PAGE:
Half-Life 2 VR Mod 1.4 on Oculus Rift Development Kit 2

Posted September 12, 2014 by in All

Developer: Valve, WormSlayer, Nathan Andrews
 
Release Date: Mod Release 1 - 9 - 2014 Game Release almost 10 years ago :( where is HL3?????
 
Game Type: FPS, Action
 
Platform: PC
 
HMD: Oculus Rift DK1 & DK2,
 
Control Schemes: Xbox Controller, Keyboard & Mouse, Razer Hydra
 
Download: Click Here
 
All Games: ,
 
 
 
 

Best Part:

Novel gesture controls, and clever UI. Also, the shooting.
 

Worst Part:

Suffers from a lot of black smearing.
 
Bottom Line

Simply a must-play experience – the closest you’ll get to the holodeck right now.

Rating

Graphics
 
 
 
 
 


Sound
 
 
 
 
 


Controls
 
 
 
 
 


Gameplay
 
 
 
 
 


Comfort Level
 
 
 
 
 


Immersion
 
 
 
 
 


Total Score
 
 
 
 
 

4.5/ 5

by Edmund
Full Article

Half-Life 2, the game that launched Steam, was released almost ten years ago to universal critical acclaim.

Even after all these years, it’s easy to see why – it is a master class in videogame pacing through design; building from an iconic opening, through a series of distinctive and brilliant set-pieces and encounters. It is completely linear, though rarely feels that way moment to moment. Through extended chase scenes, every turn and every doorway can feel like an improvised choice, made out of desperate necessity. The Half-Life series chose to tell its relatively simple story entirely in-engine, which was a bold design decision that trusts the player to be in control at all times. As well as being a hugely influential design philosophy, it also happens to be a great fit for Virtual Reality, almost as if the game had been designed with the tech in mind.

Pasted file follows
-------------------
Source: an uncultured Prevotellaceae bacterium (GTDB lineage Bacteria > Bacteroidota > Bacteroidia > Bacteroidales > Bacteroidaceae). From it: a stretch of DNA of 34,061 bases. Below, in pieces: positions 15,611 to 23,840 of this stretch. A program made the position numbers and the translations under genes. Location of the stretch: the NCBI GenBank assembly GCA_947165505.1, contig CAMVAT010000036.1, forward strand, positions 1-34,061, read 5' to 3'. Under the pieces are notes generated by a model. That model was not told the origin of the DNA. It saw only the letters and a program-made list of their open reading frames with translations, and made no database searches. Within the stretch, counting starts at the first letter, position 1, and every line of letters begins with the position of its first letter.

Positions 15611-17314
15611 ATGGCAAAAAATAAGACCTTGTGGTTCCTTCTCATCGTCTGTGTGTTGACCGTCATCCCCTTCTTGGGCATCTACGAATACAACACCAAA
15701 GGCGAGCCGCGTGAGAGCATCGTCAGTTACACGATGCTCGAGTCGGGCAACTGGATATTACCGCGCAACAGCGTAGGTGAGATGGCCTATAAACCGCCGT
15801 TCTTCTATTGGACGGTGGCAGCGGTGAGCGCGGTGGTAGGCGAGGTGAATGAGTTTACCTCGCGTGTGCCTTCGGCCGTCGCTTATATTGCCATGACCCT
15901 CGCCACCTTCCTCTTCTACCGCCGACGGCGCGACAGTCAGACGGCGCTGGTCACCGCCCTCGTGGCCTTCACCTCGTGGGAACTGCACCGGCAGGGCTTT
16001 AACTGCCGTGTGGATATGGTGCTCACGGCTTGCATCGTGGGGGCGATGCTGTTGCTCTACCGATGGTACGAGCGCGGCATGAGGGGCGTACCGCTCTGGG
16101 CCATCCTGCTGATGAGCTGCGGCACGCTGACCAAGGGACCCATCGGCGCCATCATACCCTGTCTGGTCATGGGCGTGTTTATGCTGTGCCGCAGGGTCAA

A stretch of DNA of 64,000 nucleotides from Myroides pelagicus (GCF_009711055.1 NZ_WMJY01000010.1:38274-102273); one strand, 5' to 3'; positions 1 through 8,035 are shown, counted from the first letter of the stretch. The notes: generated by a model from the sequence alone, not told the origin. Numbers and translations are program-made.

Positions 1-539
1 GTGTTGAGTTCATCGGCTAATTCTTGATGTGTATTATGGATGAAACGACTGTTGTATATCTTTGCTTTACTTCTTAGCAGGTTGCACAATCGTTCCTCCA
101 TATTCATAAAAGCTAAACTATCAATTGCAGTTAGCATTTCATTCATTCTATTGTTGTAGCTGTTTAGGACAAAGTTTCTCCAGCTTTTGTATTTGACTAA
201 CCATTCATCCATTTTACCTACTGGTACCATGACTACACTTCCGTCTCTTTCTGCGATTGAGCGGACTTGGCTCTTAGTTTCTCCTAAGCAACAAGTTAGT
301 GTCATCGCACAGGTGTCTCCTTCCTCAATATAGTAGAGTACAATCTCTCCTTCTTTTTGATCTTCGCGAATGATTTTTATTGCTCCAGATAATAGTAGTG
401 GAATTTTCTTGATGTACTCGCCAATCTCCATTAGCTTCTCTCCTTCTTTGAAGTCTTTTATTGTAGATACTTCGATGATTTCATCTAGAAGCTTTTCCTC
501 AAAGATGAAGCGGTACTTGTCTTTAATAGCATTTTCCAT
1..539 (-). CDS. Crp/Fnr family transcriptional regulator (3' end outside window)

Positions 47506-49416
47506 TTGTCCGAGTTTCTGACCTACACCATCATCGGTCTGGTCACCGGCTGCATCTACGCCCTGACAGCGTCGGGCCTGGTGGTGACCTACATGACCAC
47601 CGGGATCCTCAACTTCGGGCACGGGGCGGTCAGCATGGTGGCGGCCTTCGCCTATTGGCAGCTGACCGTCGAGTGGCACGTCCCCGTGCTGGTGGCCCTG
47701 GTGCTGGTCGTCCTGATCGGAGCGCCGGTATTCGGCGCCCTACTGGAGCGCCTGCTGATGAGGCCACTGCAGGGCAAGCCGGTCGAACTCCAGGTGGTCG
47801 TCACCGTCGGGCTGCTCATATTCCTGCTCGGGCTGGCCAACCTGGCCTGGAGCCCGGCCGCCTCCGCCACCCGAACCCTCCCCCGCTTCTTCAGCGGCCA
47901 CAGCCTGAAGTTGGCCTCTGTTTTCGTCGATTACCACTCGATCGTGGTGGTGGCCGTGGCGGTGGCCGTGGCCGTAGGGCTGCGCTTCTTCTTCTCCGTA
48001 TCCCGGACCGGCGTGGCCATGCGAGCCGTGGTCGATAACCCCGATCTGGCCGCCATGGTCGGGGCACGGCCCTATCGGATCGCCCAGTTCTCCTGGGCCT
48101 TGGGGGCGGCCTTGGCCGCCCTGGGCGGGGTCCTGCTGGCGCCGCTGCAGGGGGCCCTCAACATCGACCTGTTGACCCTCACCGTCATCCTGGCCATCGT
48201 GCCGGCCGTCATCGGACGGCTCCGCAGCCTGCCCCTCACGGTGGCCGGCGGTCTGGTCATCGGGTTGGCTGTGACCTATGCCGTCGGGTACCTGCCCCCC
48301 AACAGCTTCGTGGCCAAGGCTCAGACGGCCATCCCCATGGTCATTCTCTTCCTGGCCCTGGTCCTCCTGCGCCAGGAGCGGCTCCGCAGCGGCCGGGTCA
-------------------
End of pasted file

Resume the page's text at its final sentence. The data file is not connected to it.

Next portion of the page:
Half Life 2 VR Mod 1I really didn’t get on with Half-Life 2 in VR when I originally tried it for the DK1. It can be quite a frantic game and had a tendency to make me nauseas. But since Valve released an official update enabling DK2 support I gave it another try, and found it comfortable and eminently playable. I’d have definitely replayed the whole thing with a gamepad, if I hadn’t been able to get hold of some Razer Hydras to try the incredible mod, version 1.4, by WormSlayer and Nathan Andrews. Earlier versions of the HL2 VR mod employed one Hydra to provide positional tracking. With the DK2 taking care of that, issues surrounding the old tracking solution have been solved and the other controller is free to be employed for immersive gesture controls for reloading.

There is something quite magical about decoupled looking and aiming with good motion controls. When it’s working well it significantly amplifies the immersion. I did find, however, that Hydras do need to be recalibrated quite frequently, which can definitely be a presence-breaker – thankfully it’s easy to do in-game, and soon becomes a habit that you’ll do almost unconsciously, like you might regularly check that your weapons clips are full before a fight.

Half Life 2 VR Mod 2My absolute favourite thing about the mod is the placement of UI on your weapon and right hand – I really love glancing down, and, with a twist of my wrist – as if I were checking my watch – seeing my health. Reloading often involves releasing a clip then a motion with your left arm to load in a new one. This is really fun but I’d definitely recommend trying the training simulation before you begin Half-Life 2 aproper. This helps introduce all the controls in a sensible way, and since some of the reload gestures aren’t necessarily obvious, it’s well worthwhile. The revolver is at once a pain and a joy – you need to flick your right hand to pop out the cylinder then raise the gun to allow the old cartridges to drop to the floor. Then you bring your left hand across to load in the new bullets, finally flicking your right wrist again to put the cylinder back in place. It can be very satisfying, but it is easy for it to mess up, or for you to mess up, particularly in the heat of the moment.